Under Obama, I advised undocumented immigrants to trust police. Here's what I'd say now.
Before my time as deputy policy director for immigration on President Barack Obama's Domestic Policy Council, I spent nearly a decade working with survivors of gender-based violence, particularly immigrant women.
Since Donald Trump's inauguration, I have found myself wondering how my former clients are doing. One of my first was an undocumented woman from El Salvador, married with two daughters and a baby boy. Like many immigrants, she feared reporting her husband's abuse to the police because of her immigration status — a vulnerability abusers often exploit to keep victims silent.
"My clients would ask the same questions — in Spanish, Urdu, Arabic — over and over."
When she did go to the police, officers initially refused to file a report. Together, we persuaded law enforcement to document her account as they were obligated to by law. At trial, she detailed the emotional and physical abuse she had endured, and described its impact on her three children. More than three years after she came to me, we left court with a final order of protection. But her fears about immigration enforcement were a constant throughout our time together.
My clients would ask the same questions — in Spanish, Urdu, Arabic — over and over: Will the police call immigration? What if my abuser reports me to the authorities? What about my other family members and roommates, will immigration come for them?
I assured them that local police do not enforce federal immigration law and that Immigration and Customs Enforcement agents would not show up in at the courthouse if they went to ask for an order of protection. I said they could seek help without fearing being picked up by immigration authorities.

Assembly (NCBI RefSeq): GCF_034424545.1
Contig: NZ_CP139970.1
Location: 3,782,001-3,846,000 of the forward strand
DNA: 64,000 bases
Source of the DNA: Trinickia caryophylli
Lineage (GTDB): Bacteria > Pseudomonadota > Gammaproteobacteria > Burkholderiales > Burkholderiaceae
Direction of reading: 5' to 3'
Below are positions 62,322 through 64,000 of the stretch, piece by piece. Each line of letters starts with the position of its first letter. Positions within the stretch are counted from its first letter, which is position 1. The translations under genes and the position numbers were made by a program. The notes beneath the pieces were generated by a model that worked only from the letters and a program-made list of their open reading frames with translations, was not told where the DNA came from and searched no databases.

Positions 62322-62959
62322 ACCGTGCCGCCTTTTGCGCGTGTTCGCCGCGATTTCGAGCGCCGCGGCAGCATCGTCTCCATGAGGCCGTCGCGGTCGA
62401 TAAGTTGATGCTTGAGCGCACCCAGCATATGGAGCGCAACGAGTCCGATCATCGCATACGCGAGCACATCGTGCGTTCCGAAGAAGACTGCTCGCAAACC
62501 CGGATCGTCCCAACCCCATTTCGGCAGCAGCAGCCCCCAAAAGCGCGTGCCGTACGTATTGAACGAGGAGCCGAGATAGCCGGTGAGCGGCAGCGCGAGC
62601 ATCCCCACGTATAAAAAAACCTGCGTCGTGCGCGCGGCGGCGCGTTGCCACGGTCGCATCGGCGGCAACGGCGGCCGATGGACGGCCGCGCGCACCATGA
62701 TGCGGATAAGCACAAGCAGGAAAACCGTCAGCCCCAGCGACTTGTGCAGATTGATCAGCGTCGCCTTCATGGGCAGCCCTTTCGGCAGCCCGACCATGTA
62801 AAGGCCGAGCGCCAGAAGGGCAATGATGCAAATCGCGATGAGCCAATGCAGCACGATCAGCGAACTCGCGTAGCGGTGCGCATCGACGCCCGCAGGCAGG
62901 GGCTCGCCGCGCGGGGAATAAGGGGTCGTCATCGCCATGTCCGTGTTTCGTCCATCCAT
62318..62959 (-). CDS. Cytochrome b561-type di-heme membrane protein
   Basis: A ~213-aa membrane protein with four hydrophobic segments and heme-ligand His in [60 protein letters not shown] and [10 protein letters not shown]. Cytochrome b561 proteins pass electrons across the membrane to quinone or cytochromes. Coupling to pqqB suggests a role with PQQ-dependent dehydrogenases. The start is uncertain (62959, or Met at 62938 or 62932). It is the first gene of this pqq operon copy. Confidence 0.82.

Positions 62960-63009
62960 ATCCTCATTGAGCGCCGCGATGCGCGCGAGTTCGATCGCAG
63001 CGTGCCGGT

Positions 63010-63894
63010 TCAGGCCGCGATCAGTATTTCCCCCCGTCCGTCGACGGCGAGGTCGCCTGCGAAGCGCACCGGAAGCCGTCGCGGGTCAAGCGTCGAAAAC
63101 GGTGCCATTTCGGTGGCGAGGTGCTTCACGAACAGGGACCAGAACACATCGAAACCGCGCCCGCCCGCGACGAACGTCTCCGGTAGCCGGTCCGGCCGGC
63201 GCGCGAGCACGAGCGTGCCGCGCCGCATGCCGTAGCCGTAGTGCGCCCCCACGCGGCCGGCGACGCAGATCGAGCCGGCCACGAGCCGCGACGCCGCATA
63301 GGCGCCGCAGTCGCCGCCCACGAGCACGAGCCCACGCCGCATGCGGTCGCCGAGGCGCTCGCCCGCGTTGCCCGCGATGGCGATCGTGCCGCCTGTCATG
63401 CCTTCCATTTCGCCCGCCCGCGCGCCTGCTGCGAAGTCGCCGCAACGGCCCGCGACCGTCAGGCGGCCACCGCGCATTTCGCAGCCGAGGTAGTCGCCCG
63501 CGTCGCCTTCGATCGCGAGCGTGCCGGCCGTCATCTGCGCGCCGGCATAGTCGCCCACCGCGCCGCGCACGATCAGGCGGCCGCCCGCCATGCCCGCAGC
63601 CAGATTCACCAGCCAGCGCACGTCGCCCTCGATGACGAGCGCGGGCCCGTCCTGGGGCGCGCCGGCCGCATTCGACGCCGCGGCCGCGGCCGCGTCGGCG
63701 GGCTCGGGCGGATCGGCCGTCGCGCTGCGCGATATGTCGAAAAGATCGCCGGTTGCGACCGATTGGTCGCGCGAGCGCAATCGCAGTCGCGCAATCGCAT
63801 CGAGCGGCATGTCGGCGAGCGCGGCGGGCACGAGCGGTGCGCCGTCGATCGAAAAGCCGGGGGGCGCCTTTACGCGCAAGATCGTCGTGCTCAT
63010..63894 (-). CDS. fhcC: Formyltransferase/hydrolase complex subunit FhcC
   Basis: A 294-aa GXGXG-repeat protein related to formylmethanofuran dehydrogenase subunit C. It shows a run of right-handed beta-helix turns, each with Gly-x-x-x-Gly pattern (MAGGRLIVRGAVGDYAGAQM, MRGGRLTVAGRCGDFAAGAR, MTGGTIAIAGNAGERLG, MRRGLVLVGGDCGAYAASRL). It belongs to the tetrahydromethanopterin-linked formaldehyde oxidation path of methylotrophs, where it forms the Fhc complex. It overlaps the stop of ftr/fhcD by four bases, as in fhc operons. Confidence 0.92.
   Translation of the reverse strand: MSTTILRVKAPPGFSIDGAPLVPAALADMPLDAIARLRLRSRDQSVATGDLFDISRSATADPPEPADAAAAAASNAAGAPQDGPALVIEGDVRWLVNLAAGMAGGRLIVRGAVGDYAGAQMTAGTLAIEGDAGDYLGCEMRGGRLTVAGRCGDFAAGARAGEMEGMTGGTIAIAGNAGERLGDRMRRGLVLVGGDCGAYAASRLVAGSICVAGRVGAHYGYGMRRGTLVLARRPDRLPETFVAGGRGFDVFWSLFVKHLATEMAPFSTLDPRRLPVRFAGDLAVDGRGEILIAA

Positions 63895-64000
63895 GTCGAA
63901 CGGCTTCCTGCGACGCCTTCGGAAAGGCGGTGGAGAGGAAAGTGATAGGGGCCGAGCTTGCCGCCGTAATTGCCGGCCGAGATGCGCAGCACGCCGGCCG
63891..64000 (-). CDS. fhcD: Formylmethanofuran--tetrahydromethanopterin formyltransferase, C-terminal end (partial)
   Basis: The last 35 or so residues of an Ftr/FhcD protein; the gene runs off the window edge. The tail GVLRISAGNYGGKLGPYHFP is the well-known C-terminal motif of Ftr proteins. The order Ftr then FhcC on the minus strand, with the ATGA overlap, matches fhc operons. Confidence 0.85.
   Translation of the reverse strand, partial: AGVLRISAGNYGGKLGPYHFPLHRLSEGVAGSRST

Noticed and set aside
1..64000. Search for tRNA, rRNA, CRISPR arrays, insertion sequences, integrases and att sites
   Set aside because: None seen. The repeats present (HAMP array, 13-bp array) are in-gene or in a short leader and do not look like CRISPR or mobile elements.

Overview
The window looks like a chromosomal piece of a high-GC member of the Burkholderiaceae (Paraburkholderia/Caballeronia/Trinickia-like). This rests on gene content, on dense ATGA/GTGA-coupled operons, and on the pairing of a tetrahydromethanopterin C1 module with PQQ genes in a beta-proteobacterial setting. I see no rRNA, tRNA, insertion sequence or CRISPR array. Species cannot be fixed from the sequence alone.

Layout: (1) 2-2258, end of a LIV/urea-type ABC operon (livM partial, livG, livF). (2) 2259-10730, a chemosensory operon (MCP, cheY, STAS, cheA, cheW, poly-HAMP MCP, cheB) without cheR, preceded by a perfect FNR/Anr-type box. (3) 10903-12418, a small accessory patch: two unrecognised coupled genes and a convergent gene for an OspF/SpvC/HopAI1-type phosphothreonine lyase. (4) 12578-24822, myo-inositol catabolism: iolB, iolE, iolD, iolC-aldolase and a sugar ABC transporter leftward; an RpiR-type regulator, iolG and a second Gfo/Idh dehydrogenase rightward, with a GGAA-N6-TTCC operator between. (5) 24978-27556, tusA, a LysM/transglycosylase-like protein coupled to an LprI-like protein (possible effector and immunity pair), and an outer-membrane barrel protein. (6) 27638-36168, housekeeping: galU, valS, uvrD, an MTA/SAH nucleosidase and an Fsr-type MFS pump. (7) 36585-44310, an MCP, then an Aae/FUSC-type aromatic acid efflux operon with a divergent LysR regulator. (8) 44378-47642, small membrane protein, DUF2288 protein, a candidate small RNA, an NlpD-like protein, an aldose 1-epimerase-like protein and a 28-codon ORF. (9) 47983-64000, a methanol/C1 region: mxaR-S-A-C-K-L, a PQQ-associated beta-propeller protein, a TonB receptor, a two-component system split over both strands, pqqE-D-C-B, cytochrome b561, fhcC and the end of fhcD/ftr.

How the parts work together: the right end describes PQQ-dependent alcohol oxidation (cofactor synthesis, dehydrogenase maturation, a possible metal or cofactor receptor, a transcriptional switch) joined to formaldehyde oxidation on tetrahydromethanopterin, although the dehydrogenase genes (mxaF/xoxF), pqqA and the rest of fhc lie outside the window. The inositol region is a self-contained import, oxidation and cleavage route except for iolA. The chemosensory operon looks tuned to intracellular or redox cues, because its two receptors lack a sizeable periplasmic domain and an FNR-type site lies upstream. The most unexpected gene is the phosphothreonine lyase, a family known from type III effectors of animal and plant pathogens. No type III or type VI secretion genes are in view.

At the time, there may have been bad actors in the immigration-enforcement apparatus — like the police my clients sometimes encountered — but existing policies sought to protect victims. Law enforcement received trainings on helping survivors. Leadership in agencies knew that it was wrong to pick up people for reporting crimes and seeking protection. First, because these are human beings who deserve help, and second, because law enforcement and immigration authorities understood that more acts of violence would be committed if victims were afraid to report crimes and perpetrators were not held accountable. In fact, perpetrators of gender-based violence have increasingly been linked to shootings around the country.
The advice I gave my clients now keeps me up at night.
Under President Donald Trump, undocumented immigrants' need for help is being used to locate and deport them. Just a few weeks ago, a transgender woman in Texas was picked up while reportedly seeking a protective order against an abusive partner. Reports indicated that the alleged abuser likely tipped off immigration authorities to the survivor's immigration status and upcoming court date.
The White House has issued more than a dozen executive orders that show little concern or compassion for people. In addition to banning individuals from six Muslim-majority countries and halting our refugee program, the administration has widened the enforcement net to prioritize deporting all undocumented people and even those with immigration status regardless of whether they have committed serious crimes. Local law enforcement has been deputized to enforce immigration laws — the administration is even threatening to defund jurisdictions that don't oblige.